The extent veterans relate an odor to their combat experience is associated with symptoms of re-experiencing trauma memories. Deficits in filtering sensory information in the brain could be the cause.
Burnt rubber, spent gunpowder, burning flesh: a few of the smells associated with combat that could haunt military service members, especially those battling posttraumatic stress disorder (PTSD). In a group of combat veterans, we observed heightened perception of combat-relatedness of odors among those with severe intrusive re-experiencing symptoms of PTSD. Using brain electrical recordings (EEG), we found that deficits in brain activity responsible for filtering out sensory information were associated with such excessive combat-related perception. This suggests that deficient sensory filtering can distort processing of environmental cues and over-activate threat memories, triggering a reliving of a trauma that characterizes PTSD. (contact: Kevin J. Clancy, firstname.lastname@example.org; +1 262-364-9193)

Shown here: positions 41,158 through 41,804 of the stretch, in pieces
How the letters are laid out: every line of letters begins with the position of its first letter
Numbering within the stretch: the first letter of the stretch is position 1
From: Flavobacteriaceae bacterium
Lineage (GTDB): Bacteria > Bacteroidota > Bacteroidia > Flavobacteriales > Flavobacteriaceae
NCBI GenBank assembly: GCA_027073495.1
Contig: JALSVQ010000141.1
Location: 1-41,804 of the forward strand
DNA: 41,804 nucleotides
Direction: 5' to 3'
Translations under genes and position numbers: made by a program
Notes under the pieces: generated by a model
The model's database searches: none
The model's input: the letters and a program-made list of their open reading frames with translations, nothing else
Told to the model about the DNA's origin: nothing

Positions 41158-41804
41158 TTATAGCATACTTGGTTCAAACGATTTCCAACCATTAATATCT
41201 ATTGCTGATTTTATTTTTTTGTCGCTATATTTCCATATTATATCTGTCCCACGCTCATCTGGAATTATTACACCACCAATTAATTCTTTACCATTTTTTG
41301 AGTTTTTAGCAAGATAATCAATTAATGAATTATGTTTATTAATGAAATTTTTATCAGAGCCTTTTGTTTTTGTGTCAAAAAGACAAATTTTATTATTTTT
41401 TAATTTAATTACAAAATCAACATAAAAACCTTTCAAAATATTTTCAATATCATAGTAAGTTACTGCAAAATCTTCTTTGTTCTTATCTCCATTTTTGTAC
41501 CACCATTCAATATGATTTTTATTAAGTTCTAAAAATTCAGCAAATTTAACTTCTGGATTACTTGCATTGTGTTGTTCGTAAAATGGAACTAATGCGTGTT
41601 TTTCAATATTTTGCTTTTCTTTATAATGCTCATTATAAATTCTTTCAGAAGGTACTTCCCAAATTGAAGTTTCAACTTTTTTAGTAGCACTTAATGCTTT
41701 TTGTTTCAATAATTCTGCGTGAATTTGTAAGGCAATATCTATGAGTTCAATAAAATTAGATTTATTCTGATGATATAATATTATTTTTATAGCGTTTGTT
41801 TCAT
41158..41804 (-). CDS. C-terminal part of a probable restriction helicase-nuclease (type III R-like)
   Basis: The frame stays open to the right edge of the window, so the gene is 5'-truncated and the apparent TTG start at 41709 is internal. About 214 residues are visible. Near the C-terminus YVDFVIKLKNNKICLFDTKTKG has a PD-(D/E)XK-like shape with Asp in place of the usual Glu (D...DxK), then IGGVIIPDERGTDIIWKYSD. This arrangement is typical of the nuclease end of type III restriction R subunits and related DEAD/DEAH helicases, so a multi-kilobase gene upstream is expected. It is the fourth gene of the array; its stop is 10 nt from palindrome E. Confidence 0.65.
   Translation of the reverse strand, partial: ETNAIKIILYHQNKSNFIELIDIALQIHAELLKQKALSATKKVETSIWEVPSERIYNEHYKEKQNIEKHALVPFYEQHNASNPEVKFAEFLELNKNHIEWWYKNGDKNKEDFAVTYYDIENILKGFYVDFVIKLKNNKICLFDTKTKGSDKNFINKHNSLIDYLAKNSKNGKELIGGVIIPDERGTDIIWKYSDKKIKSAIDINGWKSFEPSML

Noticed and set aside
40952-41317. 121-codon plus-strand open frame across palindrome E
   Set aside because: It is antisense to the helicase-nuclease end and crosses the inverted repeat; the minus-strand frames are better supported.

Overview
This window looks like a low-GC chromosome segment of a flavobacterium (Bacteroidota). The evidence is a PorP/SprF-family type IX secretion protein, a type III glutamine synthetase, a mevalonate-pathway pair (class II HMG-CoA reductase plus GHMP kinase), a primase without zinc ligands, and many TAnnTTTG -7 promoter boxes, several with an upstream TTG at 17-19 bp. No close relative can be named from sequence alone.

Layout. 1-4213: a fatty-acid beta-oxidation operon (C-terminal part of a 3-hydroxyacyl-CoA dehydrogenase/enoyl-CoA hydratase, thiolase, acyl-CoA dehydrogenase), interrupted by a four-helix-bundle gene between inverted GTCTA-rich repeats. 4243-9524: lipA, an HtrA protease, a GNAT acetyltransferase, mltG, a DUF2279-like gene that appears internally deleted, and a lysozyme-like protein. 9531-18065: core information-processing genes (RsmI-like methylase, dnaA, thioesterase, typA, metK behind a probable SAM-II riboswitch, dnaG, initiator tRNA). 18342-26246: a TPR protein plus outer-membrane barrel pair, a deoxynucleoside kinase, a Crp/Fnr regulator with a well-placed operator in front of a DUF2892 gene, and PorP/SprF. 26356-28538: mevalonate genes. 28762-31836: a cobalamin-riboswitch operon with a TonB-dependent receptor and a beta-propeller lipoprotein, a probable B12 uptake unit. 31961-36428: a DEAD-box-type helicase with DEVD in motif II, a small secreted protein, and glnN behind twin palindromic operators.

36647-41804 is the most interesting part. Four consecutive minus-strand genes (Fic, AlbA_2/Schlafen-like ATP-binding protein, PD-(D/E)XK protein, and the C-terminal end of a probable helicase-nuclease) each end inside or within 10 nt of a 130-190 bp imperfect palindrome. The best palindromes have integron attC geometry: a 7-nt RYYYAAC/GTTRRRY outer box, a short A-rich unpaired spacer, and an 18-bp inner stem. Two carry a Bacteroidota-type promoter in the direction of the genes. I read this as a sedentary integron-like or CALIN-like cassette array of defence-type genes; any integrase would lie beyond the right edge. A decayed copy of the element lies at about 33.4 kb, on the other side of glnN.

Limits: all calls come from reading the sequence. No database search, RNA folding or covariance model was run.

The poster presentation “Sensory Gating Deficits Mediate Threat Encoding of Olfactory Stimuli and Intrusive Re-Experiencing Symptoms in Combat-Exposed Veterans.” (#P219) takes place Wednesday, 18 April, 9:00 – 11:00 pm ET in the Estero Ballroom
Full author list: Kevin J. Clancy, Alejandro Albizu, Norman B. Schmidt, Wen Li